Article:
Hovland spent most of the day chasing – and he was out and running early. He birdied his first two holes of the day, finding both fairways and then hitting a pair of good wedges to set up birdie looks. He drained a 10-foot putt on the first hole and a 20-footer on the second. His lone bogey came on the par-3 third. Hovland picked up another birdie on the par-4 10th and added another on the par-4 18th.
As quickly as Hovland burst on the PGA TOUR scene, it’s taken the Norwegian a bit longer to find his rhythm in major championships.
The question now is whether Hovland can maintain his play through the weekend. He was in the second-to-last group at the Masters and shot a final-round 74 to to fall out of contention. He was tied for the lead entering the final round of the 2022 Open Championship and shot a 74 to lose by six shots. What is in store for the 25-year-old this week?
Welcome to the Block party: If seeing the name Michael Block near the top of the leaderboard Friday morning caused you to do a double take, don’t fret. He certainly wasn’t expected to be there. But after two rounds, the PGA professional has left no doubt that he belongs there.
After an opening round of even-par 70, Block was rolling early on Friday morning. He made birdie on three of his first five holes thanks to superb approach play. He made an 8-foot birdie putt on No. 10, his first hole of the day, then stuck his approach on the par-4 12th within 3 feet for another birdie. He added another at the short par-4 14th, which briefly vaulted him into second place and one stroke off the lead. He made a couple costly mistakes coming in, however, making a bogey from 88 yards on the par-5 fourth hole and shanking his tee shot on the par-3 fifth, which led to a double bogey. Yet, the club pro from Mission Viejo, California, was extremely pleased with his round.
“I feel like I’ve got the game this week to compete, to tell you the truth,” Block said.
Block stands T10 through 36 holes at Oak Hill. He’s the first club professional to crack the top 10 through 36 holes at the PGA Championship since Jay Overton in 1988 (solo second).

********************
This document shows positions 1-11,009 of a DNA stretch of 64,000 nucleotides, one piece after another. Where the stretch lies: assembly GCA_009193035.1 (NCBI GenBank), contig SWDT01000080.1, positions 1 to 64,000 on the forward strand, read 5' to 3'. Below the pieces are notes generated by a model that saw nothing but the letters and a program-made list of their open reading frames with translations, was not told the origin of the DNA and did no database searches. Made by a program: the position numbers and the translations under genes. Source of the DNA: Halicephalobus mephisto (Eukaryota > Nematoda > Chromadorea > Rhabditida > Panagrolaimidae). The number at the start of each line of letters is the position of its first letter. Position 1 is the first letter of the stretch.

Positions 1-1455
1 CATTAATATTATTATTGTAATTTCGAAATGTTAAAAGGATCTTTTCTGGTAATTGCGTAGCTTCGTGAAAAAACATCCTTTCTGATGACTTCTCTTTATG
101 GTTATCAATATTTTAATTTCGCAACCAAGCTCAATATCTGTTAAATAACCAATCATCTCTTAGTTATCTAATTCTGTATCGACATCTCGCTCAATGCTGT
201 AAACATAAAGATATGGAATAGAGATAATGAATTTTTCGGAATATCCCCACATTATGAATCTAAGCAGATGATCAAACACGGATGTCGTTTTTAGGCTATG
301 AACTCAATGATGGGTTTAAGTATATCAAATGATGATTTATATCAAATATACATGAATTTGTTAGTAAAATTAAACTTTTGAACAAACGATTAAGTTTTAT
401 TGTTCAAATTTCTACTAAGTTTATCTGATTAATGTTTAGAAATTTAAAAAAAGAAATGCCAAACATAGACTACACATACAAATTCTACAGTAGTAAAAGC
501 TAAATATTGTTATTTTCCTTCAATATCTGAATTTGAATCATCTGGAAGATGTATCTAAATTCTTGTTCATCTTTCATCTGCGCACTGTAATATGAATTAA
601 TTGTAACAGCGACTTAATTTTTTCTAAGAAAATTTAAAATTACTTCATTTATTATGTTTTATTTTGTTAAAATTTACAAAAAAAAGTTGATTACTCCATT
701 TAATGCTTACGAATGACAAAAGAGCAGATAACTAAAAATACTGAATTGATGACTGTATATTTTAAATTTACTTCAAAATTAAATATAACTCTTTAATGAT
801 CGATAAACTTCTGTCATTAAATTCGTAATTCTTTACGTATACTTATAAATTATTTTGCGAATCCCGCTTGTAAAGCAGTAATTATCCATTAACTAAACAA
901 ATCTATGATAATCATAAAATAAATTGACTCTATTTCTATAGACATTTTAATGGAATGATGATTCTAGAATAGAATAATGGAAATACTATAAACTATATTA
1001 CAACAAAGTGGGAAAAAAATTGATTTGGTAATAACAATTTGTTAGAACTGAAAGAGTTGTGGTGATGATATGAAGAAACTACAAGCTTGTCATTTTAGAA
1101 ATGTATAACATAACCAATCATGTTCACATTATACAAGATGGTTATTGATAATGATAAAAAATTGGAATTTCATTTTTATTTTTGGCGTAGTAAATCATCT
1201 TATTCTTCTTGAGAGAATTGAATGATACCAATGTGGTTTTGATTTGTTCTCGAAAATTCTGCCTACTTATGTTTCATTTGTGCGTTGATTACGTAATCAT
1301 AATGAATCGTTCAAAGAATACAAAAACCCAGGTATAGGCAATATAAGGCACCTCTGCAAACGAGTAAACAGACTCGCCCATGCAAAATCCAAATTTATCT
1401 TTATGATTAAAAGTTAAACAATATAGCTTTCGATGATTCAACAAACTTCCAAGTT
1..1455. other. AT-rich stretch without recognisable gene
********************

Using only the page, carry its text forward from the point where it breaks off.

Cantlay the best of the morning wave: It was a difficult morning at Oak Hill as strong winds combined with a firm golf course. Among the 78 players who teed off Friday morning, only seven broke par. The top among them: Patrick Cantlay.
After firing a disappointing first-round 74, Cantlay followed it up with a 3-under 67, the lowest second-round score of the morning wave. He’s 1-over for the tournament, a respectable T19 into the weekend, six off the pace.
“I played really well today,” Cantlay said. “Did a lot of things well. The golf course is playing difficult, and I hit a lot of really solid, smart shots.”
Cantlay’s tee-to-green game was the biggest difference in his bounce-back round. Normally a top-tier driver and ball striker, Cantlay ranked 75th in Strokes Gained: Tee to Green on Thursday. Through the morning wave, his second round ranked first.
Cantlay opened the day with birdies on three of his first five holes. None of the birdie putts were longer than 11 feet. He rebounded from a dropped shot on the par-3 15th with a birdie on the par-4 18th, again sticking his approach shot to within 10 feet and draining the putt. It appeared Cantlay was well on his way to posting a 4-under round to get back to even-par for the tournament; however, the No. 4 player in the world bogeyed his last hole of the day, No. 9. Still, Cantlay went from cut line to contention with his performance through two rounds.